On Thursday's CNN Tonight, during a discussion of President Donald Trump reportedly using incendiary language to refer to Haiti and other Third World countries, CNN presidential historian Douglas Brinkley declared that Trump is "the most racist President since Woodrow Wilson," and suggested he might even be worse.



Editor's note: This post contains explicit language. At the top of his Thursday monologue on The Late Show, far-left comedian Stephen Colbert appeared to insinuate that African countries, El Salvador, and Haiti aren’t “shithole countries” as alleged by President Trump but the United States of America is the real “shithole” since Trump’s our President.



On Friday’s Morning Joe, the show’s liberal pundits could not contain their shock and horror at yesterday’s news that President Trump allegedly called Haiti, El Salvador, and several African nations “shithole countries.” While co-host Joe Scarborough saw the incident as more evidence that Trump is “in the early stages of dementia,” guest panelist Donny Deutsch and MSNBC National Affairs Analyst John Heilemann saw far more sinister undertones in Trump’s comments.



On Thursday’s The Situation Room, CNN analysts and correspondents brought out the long knives for President Trump after his disturbing and startling comments about certain countries being “sh***holes,” using it to bludgeon home the notion that Trump is “racist” and “inject[ing] a lot of poison” into the immigration debate.



Beginning in mid-November, the international press noticed that a grisly practice had returned to Libya: slave auctions taking place monthly in at least nine locations, in territory controlled by the United Nations-backed Libyan Government of National Accord. No news coverage I have seen has reminded readers that the chain of events leading to this outrageous situation started with the toppling of the government of Muammar Gaddafi in 2011, which could not have occurred without the indispensable support of then-President Barack Obama and then-Secretary of State Hillary Clinton.



The ever-opportunistic leftist media has decided that a statement by Trump administration Energy Secretary Rick Perry early Thursday asserting that the use of "fossil fuels to push power ... into ... villages in Africa" which currently have no access to the power grid would save lives and reduce "sexual assault" is controversial. As Tim Carney at the Washington Examiner observed later that morning, the overreaction to Perry's awkward but nonetheless true statement perfectly illustrates "why Americans don't trust journalists."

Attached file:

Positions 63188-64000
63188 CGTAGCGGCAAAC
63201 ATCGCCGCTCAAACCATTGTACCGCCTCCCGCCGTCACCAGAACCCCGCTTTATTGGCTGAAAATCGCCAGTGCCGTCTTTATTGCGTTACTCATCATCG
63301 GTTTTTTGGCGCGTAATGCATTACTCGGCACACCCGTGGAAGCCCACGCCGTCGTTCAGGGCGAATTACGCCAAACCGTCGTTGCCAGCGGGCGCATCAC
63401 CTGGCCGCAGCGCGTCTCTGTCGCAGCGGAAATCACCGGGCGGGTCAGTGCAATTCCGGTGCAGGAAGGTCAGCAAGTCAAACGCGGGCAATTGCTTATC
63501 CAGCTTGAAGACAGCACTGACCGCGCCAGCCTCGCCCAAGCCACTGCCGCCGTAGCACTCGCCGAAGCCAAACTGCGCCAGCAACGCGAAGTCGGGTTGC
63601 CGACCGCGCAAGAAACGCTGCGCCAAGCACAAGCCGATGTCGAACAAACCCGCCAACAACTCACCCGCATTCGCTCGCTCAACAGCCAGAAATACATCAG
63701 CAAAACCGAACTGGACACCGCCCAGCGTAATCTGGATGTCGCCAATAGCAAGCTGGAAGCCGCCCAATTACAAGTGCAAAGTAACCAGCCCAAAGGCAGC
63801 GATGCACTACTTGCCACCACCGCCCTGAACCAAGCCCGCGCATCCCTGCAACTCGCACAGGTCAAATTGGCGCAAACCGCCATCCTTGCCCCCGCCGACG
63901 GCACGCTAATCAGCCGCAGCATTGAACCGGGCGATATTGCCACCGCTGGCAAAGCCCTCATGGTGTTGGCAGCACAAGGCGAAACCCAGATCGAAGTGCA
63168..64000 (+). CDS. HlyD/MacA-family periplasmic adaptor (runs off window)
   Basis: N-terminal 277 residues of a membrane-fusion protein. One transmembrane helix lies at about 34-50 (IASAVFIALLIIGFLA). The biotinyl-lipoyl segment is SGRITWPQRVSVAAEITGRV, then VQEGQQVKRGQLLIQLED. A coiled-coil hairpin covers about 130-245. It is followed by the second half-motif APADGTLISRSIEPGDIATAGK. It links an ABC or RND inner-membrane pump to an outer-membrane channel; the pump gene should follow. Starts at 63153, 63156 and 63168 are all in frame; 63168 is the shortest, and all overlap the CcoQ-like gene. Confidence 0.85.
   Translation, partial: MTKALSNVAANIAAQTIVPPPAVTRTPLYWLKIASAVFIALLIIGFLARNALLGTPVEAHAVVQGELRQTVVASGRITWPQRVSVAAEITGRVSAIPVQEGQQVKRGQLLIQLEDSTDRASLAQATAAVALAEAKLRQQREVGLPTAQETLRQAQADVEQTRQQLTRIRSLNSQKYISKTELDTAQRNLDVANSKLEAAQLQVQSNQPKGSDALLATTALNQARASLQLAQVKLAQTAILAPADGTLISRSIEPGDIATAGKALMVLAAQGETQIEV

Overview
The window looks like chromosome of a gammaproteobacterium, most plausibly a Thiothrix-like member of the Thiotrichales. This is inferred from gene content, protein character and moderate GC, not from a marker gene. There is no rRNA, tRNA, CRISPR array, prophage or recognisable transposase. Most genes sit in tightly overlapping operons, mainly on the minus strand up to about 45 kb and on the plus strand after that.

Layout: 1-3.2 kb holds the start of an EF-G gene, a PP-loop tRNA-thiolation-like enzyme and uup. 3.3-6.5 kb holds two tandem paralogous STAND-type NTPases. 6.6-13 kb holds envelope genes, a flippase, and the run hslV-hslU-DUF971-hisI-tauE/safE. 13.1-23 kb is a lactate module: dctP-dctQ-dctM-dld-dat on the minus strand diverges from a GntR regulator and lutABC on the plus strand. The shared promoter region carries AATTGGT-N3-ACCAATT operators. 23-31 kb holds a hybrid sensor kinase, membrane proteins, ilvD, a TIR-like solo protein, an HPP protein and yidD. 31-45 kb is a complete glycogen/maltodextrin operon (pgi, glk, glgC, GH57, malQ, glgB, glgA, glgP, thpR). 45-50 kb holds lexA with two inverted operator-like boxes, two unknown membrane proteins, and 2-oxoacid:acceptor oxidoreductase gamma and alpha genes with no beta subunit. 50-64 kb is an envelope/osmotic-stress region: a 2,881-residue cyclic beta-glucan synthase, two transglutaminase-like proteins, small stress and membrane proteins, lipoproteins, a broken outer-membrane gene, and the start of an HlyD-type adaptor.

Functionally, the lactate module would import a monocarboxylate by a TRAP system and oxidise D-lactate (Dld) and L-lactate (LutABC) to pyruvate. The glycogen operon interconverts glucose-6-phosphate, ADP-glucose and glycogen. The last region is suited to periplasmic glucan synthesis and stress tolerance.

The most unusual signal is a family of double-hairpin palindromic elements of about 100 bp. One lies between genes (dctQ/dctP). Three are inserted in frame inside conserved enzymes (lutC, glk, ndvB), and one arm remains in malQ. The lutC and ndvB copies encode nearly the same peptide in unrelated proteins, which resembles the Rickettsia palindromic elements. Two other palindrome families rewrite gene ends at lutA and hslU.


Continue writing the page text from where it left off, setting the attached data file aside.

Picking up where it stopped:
SEAL Team on CBS is starting to become a reliably pro-American, pro-military show in a television landscape that doesn't give us much to enjoy. In the October 25 episode "Collapse," the drama portrayed American service members respectfully as those doing good in the world and liberals as, well, ridiculous.



Three NewsBusters posts on Thursday documented attacks by far-leftists and members of the media on Trump administration Chief of Staff and retired General John Kelly's reaction that afternoon to Florida Democratic Congresswoman Frederica Wilson's accusation that President Donald Trump, during a private phone call to the widow of fallen soldier La David Johnson, "disrespected" him. 



On her primetime show Thursday night, MSNBC anchor Rachel Maddow peddled an unsubstantiated conspiracy theory that somehow the Trump administration’s travel ban led to the deaths of four U.S. special forces soldiers in Niger. The accusation was then repeated on Friday by fellow MSNBC host Andrea Mitchell despite a complete lack of evidence.



Friday’s White House press briefing devolved into a tense sparring session as liberal journalists circled the wagons around Democratic Congresswoman Frederica Wilson (Fla.) against criticism from Chief of Staff John Kelly while Press Secretary Sarah Huckabee Sanders slammed the media’s obsessive coverage of the Gold Star family story. The question from AP correspondent Ken Thomas first raised the temperature, touting Sun-Sentinel video of Wilson’s 2015 remarks at the dedication of a new FBI building that Kelly criticized as being no more than political grandstanding.



In addition to CNN, liberal activists, actors, journalists, and trolls disturbingly berated and maligned the character of John Kelly following his Thursday Whtie House remarks, declaring him to be an “odious” “coward” and “nitwit” offering a “bizarre,” “dishonest,” and racist statement amidst the Gold Star family controversy.



Just when you thought CNN couldn’t cheapen itself any further, it did, folks. On Thursday, CNN Newsroom reacted to a powerful White House statement Chief of Staff and Gen. John Kelly (Ret.) amidst the Gold Star families controversy by noting Kelly’s personal sacrifices before lambasting him for calling out a Democratic member of Congress and attacking the media.